The top travel rewards cards that can pay for themselves
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Premium credit cards have been one of the fastest growing segments of the reward card market in recent years, as customers with varying levels of income and net worth get comfortable with the idea of paying several hundred dollars a year in annual fees.
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Of course people aren’t just handing their money over to the banks, but rather many of these cards are structured in such a way that they can pay for themselves over time with the benefits they offer. Today we’re going to take a look at the top credit cards that can pay for themselves if you’re able to maximize their top benefits.
Related reading: Battle of the premium travel rewards cards: Which is the best?
The top credit cards that pay for themselves
- The Platinum Card® from American Express
- Marriott Bonvoy Brilliant™ American Express® Card
- Hilton Honors American Express Aspire Card
- Citi Prestige® Card
- Bank of America® Premium Rewards® credit card
- Honorable mention: American Express® Gold Card
You’ll notice that many of the cards on this list carry massive annual fees well above $400 a year. Just because a card can pay for itself, doesn’t mean it necessarily will. It’s up to you to make sure you utilize all the different statement credits, free nights, and other perks the card offers in order to get the maximum value possible.
Comparing the top credit cards that pay for themselves
|Card||Welcome bonus||Bonus value||Annual fee||Valuable perks|
|The Platinum Card® from American Express||75,000 Membership Rewards Points after you spend $5,000 on purchases within the first 6 months of account opening
Some people may be targeted for a 100,000 point bonus by using the CardMatch tool.
|$1,500||$550 (see rates & fees)||up to $200 annual airline incidental fee credit
up to $200 annual Uber credit ($15 a month with a $20 bonus in December)
up to $100 annual Saks Fifth Avenue credit ($50 from January to June and again from July to December)
Priority Pass select membership, access to Amex Centurion lounges and Delta SkyClubs when flying Delta
Enrollment required for select benefits.
|Marriott Bonvoy Brilliant™ American Express® Card||Earn 75,000 bonus points after you spend $3,000 in purchases within the first three months. Plus, earn up to $200 in statement credits for eligible purchases at U.S. restaurants within the first six months of card membership.||up to $800||$450 (see rates & fees)||up to $300 annual Marriott property statement credit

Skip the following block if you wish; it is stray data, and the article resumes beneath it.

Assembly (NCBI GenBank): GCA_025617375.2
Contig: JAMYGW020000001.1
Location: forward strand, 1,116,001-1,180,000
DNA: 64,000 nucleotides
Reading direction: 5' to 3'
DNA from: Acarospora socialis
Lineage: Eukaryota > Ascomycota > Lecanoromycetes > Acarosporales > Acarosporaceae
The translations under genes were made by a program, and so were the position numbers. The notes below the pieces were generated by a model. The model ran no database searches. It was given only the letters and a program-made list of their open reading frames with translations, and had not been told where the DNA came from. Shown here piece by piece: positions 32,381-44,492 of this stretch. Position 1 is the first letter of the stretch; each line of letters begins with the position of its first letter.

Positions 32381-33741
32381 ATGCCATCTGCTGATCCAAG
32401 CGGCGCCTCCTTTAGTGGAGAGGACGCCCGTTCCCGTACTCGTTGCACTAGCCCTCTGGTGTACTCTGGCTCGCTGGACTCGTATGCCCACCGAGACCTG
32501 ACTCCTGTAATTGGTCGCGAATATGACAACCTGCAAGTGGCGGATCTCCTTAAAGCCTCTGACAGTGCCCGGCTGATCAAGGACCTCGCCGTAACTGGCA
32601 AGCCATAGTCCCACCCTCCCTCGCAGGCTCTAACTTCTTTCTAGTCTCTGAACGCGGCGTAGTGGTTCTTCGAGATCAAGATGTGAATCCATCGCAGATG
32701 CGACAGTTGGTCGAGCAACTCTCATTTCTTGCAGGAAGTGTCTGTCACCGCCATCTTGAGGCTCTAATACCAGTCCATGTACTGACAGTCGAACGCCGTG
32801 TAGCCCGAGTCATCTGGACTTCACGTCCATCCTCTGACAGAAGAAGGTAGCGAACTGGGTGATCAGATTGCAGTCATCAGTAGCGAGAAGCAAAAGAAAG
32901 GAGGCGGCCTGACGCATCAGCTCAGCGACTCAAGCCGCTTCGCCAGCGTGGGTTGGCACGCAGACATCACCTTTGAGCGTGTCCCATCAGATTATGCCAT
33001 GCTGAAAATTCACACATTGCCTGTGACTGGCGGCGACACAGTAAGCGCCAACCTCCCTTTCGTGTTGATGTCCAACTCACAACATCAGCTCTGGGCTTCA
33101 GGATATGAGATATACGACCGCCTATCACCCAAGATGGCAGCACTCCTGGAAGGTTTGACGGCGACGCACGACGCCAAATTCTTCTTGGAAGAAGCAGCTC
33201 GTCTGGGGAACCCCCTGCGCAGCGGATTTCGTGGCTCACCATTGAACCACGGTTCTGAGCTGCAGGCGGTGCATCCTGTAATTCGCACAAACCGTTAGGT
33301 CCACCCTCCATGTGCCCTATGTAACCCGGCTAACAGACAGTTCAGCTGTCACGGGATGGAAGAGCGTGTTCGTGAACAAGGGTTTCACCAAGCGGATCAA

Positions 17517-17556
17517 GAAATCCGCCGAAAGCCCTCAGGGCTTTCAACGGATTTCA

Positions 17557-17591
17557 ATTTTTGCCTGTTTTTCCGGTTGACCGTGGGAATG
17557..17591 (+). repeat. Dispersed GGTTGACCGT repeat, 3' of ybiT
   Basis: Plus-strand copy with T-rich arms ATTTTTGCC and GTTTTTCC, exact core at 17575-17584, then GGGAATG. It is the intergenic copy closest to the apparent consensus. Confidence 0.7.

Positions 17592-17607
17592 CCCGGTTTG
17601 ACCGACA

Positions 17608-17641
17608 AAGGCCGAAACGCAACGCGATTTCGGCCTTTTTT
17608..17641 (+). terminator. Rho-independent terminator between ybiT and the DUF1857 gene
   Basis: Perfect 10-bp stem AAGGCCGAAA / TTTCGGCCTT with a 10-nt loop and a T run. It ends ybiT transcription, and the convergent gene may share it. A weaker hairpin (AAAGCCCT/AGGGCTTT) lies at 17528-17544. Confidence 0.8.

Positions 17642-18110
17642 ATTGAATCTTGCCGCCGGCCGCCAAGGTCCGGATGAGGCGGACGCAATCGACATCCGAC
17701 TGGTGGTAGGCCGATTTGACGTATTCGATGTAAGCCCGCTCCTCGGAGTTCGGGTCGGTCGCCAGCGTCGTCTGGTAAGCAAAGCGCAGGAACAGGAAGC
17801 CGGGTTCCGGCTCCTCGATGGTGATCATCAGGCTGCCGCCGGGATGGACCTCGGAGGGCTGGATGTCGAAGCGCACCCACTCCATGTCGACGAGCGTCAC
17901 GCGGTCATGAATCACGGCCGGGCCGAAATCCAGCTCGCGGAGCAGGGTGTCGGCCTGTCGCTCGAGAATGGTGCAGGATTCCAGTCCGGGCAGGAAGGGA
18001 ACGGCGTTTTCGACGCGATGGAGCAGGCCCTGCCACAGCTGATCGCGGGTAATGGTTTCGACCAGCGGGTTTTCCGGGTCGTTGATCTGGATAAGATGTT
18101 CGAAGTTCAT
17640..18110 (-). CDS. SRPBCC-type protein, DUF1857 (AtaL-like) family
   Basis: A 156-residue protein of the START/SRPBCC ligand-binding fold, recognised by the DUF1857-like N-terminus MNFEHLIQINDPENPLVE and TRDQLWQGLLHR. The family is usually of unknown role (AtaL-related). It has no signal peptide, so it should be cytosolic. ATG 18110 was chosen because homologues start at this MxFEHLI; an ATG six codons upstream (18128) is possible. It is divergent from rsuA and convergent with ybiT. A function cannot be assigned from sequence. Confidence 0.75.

Anniversary free night certificate worth up to 50,000 points
up to $100 luxury property credit on eligible stays of two nights or more at St. Regis and Ritz Carlton hotels
|Hilton Honors American Express Aspire Card||Earn 150,000 points after spending $4,000 in the first 3 months||$900||$450 (see rates & fees)||up to $250 annual Hilton resort credit
up to $250 annual airline fee credit
up to $100 Hilton luxury property credit one eligible stays of two nights or more at Conrad and Waldorf Astoria hotels
Hilton Diamond status
|Citi Prestige® Card||Earn 50,000 ThankYou Points after spending $4,000 in the first 3 months||$850||$495||up to $250 annual travel credit
4th night free on eligible hotel stays, up to twice a year
|Bank of America® Premium Rewards® credit card||Earn 50,000 points after spending $3,000 in the first 90 days of account opening||$500||$95||up to $100 annual airline incidental statement credit|
|Honorable mention: American Express® Gold Card||Earn 60,000 Membership Rewards® points after you spend $4,000 on eligible purchases with your new Card within the first 6 months.||$1,200||$250 (see rates & fees)||up to $10 monthly dining credit at participating partners, including Grubhub, Seamless, The Cheesecake Factory, Ruth’s Chris Steak House, some Shake Shack locations and Boxed
*Value of points based on TPG valuations and not provided by issuers
The information for the Citi Prestige card and Hilton Aspire Amex card has been collected independently by The Points Guy. The card details on this page have not been reviewed or provided by the card issuer.
Welcome offer: Earn 75,000 Membership Rewards Points after you spend $5,000 on purchases within the first 6 months of account opening. Some people have been targeted for a 100,000-point welcome offer with the same spending requirement by checking through the CardMatch tool.
Annual fee: $550 (see rates & fees)
Earning rates: Earn 5x points per dollar on flights booked directly with the airline and flights (starting Jan. 1, 2021, earn 5x points on up to $500,000 on these purchases per calendar year). Earn 5x points on prepaid hotels booked with American Express Travel. Earn 1x on all other purchases,